Materials: journals, pencils.

UPPER GRADE CHALLENGE: Fern Survey (Grades 5-6)
Objective: To record observations along a transect to look for patterns of fern distribution.

Ahead of time, try to find an area on or near the school grounds with several different types of ferns. Place station markers, spaced ten to twenty feet apart, along a transect through an area with ferns or along the edge of a field or playground where ferns are present. Have the children work in small groups, and provide them with a Fern Survey Data Sheets, large (at least 36”) hula-hoop, pencils, colored pencils and clipboards. Assign each team to one or two stations where they will conduct a survey. Explain the procedure ahead of time. At each station, children will begin by laying the hula-hoop on the ground around the station marker. The survey has three parts – ferns, soils and shading.

Ferns: Begin by looking at how much of the area is covered by ferns. Is it completely fern-covered or are there other plants too? Would you say that ferns cover a quarter of the area? half? three-quarters? the whole block? If there is more than one kind of fern present, estimate the amount covered by each kind of fern. On the fern cover pie chart, have the children shade in the areas covered by each kind of fern with a different color. Now have them collect one frond from each fern species in their block. They may use the Ferns of New England handout or another guide to identify the ferns at their station.

Soil Type:  Ask the children to examine the ground under the ferns. Does it feel dry, damp, or wet? Is it mostly a) sand, b) dirt, c) rocky or pebbly soil, d) exposed rocks?

Shading: Looking up at the sky above the block, how much is shaded by trees and how much is open? Decide whether it is a quarter, half, three-quarters, completely shaded by trees, or completely open. On the Fern Survey Data Sheet, have them color in the areas that are shaded on the shade cover pie chart.

Afterward, gather the children together and compare their results. Press the fern fronds and make a bulletin board display showing the stations and types of ferns, shadiness, and soil at each station. Which places had the most ferns? Did some kinds only grow in sunnier places? Shady places? What other things might affect where ferns grow?

Materials: six station markers such as stakes, flags, gym cones; for each team: large hula-hoop, pencil, colored pencils, clipboard, magnifying lenses, Fern Survey Data Sheets, Ferns of New England booklets.

Objective: To make prints of fern fronds and use these to make a display about local ferns.

A few days ahead of time, press a variety of fern fronds. In class, have the children select and lay their fern frond out on a piece of newspaper, paint it with watercolor paint, then carefully lift their frond and place it, painted side up, on a fresh piece of newspaper. Place a half sheet or full sheet of white paper over the paint-coated frond, press it down firmly, then lift the paper off carefully and allow to dry. Have the children sort their fern prints into three groups, based on whether their fern was once-cut, twice-cut, or thrice-cut, and use them to make a bar graph or display board. Older children can label their fern print using the Ferns of New England guide.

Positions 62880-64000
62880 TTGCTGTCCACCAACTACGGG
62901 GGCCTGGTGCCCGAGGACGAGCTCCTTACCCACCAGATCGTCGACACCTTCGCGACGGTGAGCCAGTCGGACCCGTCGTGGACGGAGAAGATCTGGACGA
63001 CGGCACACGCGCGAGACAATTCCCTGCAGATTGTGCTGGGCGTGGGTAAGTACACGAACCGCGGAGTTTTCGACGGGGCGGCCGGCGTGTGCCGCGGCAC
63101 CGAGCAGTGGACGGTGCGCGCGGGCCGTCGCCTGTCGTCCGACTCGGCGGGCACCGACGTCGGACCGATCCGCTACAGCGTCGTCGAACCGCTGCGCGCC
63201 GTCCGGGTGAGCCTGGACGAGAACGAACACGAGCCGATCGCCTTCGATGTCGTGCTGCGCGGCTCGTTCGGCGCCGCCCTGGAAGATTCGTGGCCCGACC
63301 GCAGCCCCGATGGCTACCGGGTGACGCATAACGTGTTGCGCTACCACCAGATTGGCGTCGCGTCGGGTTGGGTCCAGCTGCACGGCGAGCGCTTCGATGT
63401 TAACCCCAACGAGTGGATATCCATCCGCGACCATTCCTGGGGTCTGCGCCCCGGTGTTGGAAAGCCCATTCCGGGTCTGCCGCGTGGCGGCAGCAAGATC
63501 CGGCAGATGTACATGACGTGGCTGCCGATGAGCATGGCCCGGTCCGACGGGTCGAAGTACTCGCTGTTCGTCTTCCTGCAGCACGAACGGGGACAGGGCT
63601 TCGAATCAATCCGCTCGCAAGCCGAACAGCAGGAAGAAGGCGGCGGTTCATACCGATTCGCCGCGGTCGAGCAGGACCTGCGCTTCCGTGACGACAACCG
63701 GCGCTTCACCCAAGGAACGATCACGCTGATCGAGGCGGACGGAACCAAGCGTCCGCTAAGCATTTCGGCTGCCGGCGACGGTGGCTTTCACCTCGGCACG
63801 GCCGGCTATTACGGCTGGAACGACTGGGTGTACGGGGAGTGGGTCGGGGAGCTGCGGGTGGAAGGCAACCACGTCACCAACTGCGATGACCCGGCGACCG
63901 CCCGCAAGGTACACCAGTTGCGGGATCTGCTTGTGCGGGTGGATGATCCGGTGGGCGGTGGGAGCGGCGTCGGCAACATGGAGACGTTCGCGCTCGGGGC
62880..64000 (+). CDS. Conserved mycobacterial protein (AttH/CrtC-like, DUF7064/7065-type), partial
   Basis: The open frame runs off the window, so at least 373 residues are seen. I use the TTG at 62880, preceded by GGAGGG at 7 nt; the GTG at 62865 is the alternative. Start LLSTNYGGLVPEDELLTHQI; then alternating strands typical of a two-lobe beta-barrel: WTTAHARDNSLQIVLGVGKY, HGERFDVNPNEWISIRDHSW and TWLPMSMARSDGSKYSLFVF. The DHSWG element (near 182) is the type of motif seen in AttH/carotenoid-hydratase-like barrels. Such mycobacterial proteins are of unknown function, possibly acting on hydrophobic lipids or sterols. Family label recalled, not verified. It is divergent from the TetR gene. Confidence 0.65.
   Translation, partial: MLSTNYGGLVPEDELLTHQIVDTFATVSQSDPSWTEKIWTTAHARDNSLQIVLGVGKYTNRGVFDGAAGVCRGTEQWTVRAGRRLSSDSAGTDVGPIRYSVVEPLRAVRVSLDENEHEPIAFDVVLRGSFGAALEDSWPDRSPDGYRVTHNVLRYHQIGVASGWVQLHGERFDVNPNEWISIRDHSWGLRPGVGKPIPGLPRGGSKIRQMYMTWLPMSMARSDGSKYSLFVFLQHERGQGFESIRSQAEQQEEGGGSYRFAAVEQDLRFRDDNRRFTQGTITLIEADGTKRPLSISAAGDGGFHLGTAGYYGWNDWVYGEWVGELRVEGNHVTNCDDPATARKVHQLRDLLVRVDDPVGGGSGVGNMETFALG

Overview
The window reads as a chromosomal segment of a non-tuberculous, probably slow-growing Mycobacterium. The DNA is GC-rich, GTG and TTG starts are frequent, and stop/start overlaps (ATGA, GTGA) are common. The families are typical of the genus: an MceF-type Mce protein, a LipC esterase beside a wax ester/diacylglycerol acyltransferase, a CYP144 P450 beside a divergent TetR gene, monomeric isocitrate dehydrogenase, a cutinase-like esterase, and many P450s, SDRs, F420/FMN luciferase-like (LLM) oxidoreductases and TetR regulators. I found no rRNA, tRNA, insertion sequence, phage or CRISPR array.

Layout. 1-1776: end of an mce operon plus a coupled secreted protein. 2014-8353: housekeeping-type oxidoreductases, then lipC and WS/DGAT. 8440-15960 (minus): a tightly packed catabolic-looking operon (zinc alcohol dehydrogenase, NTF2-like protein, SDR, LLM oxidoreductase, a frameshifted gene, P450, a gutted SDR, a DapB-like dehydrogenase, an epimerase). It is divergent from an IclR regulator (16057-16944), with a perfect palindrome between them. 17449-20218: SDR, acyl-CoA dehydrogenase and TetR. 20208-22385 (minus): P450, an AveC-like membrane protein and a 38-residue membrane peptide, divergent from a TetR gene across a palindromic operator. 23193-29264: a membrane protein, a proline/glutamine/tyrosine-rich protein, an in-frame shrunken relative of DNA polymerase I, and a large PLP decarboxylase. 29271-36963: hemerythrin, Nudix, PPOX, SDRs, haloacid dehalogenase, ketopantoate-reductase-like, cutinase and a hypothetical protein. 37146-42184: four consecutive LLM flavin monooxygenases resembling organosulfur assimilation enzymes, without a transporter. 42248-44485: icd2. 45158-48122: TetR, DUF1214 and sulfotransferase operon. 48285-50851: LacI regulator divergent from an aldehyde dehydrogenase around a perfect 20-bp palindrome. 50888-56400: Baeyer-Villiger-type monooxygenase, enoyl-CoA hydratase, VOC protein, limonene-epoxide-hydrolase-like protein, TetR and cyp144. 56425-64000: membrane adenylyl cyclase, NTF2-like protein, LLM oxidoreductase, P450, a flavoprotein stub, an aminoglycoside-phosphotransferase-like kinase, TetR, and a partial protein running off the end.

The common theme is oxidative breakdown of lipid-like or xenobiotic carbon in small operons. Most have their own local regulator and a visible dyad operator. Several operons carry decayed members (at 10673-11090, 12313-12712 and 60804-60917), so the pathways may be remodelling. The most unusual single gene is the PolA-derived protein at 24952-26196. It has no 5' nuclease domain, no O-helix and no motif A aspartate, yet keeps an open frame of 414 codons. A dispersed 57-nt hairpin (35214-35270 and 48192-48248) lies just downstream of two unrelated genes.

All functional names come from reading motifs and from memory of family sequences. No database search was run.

Materials: pressed fern leaves, one per child; white paper, watercolor paint sets, soft watercolor paint brushes, newspaper, Ferns of New England guide.

Objective: To model the unfurling of a fern frond and share observations about ferns.

Have the children hold hands in a line with an adult at each end. One adult leads the group in a circle around the second adult who remains more or less stationary, tightening the circle with each rotation to form a spiral. Then reverse direction and open the group into a circle. Pass a sensitive fern fertile frond from child to child around the circle as the child holding it shares one fern-related word or phrase.

Materials: a sensitive fern fertile frond or other fern frond to pass around.


Fern Garden: Transplant some wild ferns into pots or a freshly dug bed, mulched with some leaves. Keep them watered well, and watch them grow new leaves.

Fern Trail: Help students to identify ferns on the school grounds using field guides. Make plant labels for each and set them near each fern. Invite others on a fern walk and explain the characteristics that help to identify each species.

Fern Sun prints: On a sunny day, make a print by placing a pressed fern on a piece of blue or purple craft paper and placing it in a sunny window for an hour or two until the paper fades. The fern will leave a print that is darker than the surrounding paper. This can also be done outside with sun-print paper following the directions on the package.